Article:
Finally, a member of staff approaches me and I ask him why the airport is so quiet. He says: a) the terrorist attacks on Paris, b) the collapse of the rouble, c) ISIS, and d) the migrant crisis. In other words d) – all of the above – I think, counting my blessings. I’ve left my own family behind in the week before Christmas, and don’t know what awaits me in South Africa, but at least I’m not rammed on a boat making a perilous journey across the Mediterranean sea.
I’m asked if I want to try some of this whisky and it seems like a good idea; soon I’m feeling a little less on edge.
Cattle class comfort
It’s Lufthansa again to Joburg, and I’ve chosen a window seat. The Gods’ are on my side this night, as I’m not sat next to nutters. On one long-haul flight, when my now 15-year-old daughter was a baby, my companion was a drunken Madonna impersonator who tried to kiss me, stood on her chair to sing in the middle of the night and was in the loo when we landed. Not tonight, tonight they are medics – a South African radiographer and his physiotherapist wife who are living in Somerset, and are flying ‘home’ with their two children to visit family. I can tell they are South Africans immediately by the way they smile at me, and soon they are empathising with my predicament; the previous year they both had to fly home at different times to visit ailing parents.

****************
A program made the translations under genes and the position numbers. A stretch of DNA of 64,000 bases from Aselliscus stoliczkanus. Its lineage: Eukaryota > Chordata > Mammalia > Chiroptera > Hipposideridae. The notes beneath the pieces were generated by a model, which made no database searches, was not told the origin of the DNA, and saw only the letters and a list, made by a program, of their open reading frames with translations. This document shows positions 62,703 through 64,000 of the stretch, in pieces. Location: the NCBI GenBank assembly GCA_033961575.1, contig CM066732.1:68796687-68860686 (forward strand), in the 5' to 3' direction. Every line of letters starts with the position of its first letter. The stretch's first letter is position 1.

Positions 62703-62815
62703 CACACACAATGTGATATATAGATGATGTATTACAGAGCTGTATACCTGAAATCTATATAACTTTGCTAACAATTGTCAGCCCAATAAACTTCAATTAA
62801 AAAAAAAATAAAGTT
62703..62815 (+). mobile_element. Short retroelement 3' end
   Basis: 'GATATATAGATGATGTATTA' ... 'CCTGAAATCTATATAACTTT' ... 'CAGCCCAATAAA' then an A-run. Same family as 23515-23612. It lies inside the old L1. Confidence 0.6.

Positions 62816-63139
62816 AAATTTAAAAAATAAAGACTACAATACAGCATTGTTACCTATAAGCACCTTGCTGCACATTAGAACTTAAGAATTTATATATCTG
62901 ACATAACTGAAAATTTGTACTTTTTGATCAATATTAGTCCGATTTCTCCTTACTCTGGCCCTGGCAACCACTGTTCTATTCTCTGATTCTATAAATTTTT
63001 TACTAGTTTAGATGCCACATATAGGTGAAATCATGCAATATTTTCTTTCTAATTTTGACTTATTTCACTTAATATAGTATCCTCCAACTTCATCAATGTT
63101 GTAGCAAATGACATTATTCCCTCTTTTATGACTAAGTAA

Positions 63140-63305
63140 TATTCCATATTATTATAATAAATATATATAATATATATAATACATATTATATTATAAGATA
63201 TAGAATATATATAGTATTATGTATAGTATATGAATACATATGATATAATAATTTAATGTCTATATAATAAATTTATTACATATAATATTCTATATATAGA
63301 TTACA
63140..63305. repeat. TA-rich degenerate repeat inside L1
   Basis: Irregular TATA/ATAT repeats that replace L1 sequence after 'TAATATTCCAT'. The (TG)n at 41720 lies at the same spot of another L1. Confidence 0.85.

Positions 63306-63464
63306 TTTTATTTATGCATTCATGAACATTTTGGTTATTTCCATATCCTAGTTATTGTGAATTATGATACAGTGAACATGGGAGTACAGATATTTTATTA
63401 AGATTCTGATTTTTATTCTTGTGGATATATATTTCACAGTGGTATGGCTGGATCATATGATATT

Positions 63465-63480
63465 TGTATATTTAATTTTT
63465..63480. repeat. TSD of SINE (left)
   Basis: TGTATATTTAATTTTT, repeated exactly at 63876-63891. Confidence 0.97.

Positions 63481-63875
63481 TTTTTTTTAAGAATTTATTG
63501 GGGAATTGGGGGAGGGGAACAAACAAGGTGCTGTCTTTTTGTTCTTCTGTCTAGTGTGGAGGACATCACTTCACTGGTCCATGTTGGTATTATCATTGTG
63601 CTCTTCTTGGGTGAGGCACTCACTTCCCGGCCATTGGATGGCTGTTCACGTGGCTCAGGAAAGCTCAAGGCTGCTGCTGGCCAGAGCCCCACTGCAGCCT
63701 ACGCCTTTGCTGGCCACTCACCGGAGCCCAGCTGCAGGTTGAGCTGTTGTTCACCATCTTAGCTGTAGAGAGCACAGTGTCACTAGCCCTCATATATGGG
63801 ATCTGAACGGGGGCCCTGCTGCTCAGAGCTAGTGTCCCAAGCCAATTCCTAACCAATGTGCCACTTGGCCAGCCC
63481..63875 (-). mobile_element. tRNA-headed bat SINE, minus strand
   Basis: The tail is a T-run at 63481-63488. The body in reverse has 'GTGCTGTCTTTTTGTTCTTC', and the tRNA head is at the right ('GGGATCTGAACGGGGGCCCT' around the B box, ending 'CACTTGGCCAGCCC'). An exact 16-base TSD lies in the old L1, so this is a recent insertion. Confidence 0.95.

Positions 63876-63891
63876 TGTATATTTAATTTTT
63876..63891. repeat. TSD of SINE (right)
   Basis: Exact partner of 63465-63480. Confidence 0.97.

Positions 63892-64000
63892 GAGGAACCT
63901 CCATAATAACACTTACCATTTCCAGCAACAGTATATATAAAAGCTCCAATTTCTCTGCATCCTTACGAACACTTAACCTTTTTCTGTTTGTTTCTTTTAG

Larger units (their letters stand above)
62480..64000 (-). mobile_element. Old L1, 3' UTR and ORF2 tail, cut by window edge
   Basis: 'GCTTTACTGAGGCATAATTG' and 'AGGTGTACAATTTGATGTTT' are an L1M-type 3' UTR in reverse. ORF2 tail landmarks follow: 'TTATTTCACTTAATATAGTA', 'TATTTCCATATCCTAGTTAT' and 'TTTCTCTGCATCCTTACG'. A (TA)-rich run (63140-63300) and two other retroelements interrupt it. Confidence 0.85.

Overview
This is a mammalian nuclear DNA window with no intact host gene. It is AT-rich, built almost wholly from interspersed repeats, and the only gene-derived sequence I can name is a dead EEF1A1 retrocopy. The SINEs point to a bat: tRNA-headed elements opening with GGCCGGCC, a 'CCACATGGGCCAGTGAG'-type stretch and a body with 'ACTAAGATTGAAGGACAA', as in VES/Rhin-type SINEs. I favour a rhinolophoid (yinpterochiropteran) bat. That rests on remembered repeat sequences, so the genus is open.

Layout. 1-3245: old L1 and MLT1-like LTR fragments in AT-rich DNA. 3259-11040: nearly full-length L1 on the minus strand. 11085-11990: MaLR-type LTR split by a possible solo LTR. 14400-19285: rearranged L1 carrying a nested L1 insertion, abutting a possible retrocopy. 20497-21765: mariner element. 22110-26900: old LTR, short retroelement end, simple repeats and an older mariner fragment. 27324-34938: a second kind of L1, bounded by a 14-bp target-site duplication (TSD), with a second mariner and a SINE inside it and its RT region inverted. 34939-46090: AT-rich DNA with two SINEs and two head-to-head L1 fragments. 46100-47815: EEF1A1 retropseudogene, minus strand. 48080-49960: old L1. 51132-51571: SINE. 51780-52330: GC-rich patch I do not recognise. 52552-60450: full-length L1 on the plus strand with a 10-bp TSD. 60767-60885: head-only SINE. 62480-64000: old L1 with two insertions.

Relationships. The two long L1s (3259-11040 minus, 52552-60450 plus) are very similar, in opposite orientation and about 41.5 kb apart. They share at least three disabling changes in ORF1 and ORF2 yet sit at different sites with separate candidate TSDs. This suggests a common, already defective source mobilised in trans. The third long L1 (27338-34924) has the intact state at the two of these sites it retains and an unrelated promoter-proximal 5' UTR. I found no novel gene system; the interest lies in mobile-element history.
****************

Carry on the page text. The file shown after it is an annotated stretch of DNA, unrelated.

The company is good but comfort definitely isn’t a priority for Lufthansa’s cattle class (just for the eyefortravel.com record, the return flight with Swissair is distinctly different – who said airlines had to be commoditised?) As we land in Joburg, I wonder if I’m ever going to walk again and the physio emphathises, before wistfully commenting: “We’ve arrived in Africa. The earth is red.”
I think of my mother’s imminent operation, and it seems a fitting colour.
A South African welcome
Joburg airport: it feels like home and it certainly isn’t Heathrow Terminal 2. Getting through customs is an ordeal. There is a very long queue, and though I feel like a traitor standing in line for ‘non-South Africans’ (I’m travelling on my British), I also feel justified in cursing the authorities. Only 24-hours earlier my husband and I were queuing for a different reason; to sort out the affadavits required if he needed to fly out with the children – a new regulation of the South African government.